The Oroville Daily Butte Record had some fun for its readers on Christmas Day, 1857, which it “Furnished to our readers gratuitously as a Christmas present!”
Using standard newspaper engravings that were usually seen in advertisements and patriotic announcements (“obtained at a reckless disregard of expense”), the editor, George Crosette, put together fake news stories and entertainments for his readers. I’ll share some of these for your Yuletide amusement over the next few posts.
The page starts off with a grand illustration of the new Hotel St. Nicholas, located on the corner of Montgomery and Huntoon Streets.
Oroville in 1856 had nothing so magnificent. I doubt any building in Oroville at the time was more than two stories high. The real St. Nicholas Hotel can be seen on the left in this drawing:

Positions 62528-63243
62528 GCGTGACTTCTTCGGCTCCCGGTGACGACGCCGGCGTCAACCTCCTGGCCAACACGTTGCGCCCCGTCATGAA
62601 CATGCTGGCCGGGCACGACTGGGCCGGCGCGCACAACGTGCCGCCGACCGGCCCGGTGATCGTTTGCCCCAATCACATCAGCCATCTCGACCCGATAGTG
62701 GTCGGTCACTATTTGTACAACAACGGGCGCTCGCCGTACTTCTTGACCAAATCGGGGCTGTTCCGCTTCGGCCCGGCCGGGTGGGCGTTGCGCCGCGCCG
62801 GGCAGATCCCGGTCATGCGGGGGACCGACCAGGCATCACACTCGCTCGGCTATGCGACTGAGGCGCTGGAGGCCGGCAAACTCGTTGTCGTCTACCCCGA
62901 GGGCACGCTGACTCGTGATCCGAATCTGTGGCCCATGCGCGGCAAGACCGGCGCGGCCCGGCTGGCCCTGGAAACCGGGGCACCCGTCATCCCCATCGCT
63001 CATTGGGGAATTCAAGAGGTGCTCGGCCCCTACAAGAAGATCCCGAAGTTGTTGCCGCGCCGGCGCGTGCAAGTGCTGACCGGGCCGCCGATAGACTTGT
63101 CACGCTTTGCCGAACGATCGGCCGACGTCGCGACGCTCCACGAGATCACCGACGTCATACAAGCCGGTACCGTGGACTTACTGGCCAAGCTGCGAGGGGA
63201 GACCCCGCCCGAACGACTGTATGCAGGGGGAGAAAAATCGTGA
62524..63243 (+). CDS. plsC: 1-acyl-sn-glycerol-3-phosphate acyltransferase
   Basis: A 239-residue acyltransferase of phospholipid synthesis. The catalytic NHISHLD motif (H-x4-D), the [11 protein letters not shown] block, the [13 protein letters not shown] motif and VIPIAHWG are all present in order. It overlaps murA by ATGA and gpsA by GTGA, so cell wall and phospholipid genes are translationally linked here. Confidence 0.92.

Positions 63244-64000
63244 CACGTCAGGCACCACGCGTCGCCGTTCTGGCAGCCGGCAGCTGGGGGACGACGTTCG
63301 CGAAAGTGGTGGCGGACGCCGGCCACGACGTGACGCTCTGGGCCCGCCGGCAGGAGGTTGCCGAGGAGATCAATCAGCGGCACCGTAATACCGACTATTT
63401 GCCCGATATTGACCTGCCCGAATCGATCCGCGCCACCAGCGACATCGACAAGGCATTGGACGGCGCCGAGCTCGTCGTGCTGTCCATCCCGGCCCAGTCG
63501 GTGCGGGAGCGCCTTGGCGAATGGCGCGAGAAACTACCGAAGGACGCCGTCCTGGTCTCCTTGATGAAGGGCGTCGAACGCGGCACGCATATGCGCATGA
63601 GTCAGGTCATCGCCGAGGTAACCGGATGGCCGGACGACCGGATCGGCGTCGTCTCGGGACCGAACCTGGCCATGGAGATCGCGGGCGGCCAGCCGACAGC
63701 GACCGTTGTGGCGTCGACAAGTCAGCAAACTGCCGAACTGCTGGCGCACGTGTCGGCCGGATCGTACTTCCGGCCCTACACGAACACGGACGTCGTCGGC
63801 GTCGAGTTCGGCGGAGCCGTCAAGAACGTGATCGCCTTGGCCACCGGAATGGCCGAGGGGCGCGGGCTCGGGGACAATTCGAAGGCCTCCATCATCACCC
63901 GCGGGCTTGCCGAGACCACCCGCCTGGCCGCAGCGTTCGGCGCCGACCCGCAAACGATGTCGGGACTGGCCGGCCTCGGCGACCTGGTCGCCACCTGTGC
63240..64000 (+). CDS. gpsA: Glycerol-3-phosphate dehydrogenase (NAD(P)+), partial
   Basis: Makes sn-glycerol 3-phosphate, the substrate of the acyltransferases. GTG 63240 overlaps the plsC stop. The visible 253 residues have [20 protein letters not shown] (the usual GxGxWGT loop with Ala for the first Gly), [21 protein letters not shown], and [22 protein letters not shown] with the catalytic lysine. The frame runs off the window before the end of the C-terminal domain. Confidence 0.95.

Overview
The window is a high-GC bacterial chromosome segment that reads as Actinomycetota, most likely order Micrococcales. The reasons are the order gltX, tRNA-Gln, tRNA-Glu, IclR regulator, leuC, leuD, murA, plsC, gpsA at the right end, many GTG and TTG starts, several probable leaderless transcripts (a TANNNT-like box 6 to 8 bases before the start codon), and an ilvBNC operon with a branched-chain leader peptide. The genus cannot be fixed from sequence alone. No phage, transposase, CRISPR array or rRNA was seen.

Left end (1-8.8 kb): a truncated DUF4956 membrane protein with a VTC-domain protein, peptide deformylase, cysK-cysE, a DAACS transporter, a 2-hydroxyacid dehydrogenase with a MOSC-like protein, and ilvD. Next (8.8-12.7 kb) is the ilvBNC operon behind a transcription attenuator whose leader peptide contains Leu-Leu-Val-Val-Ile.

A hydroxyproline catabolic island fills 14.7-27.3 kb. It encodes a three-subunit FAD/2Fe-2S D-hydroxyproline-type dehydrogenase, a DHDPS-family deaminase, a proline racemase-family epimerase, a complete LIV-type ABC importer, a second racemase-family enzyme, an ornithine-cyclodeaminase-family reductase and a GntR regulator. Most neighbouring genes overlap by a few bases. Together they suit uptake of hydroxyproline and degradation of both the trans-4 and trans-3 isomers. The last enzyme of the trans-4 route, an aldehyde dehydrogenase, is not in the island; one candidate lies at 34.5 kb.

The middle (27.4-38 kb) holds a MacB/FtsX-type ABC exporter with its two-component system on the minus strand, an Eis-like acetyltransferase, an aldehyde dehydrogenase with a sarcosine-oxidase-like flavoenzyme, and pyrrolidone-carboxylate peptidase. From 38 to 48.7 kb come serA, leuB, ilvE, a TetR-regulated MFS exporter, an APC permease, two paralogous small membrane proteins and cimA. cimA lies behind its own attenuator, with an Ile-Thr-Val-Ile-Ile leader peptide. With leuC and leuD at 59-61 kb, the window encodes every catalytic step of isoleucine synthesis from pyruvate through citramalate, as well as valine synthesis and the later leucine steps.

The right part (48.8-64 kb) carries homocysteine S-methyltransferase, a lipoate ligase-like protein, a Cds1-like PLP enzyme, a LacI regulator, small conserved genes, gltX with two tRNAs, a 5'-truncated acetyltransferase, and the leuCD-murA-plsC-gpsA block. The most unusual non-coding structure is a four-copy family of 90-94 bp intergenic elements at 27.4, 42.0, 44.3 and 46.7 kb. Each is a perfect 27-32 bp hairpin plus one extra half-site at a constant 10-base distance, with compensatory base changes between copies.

Here the American eagle is shown with arrows clutched in “his right paw,” while “the vegetable productions on the other side represent roots” (actually an olive branch) as an “allegory meaning that nobody can play any root on the American people.” I am sorry to say I can’t explain the pun.
Then there is a cart and a horse, because “by giving the eagle’s picture priority to that of Franklin, we have placed the cart before the horse.” Benjamin Franklin being, of course, the patron saint of American printers.
Franklin is shown with two deer, one above and one below his portrait, because he said he once “paid two deer for a whistle.”
How the readers must have groaned at this desperate pun.
Stay tuned for more merriment from the Christmas issue of the Butte Record.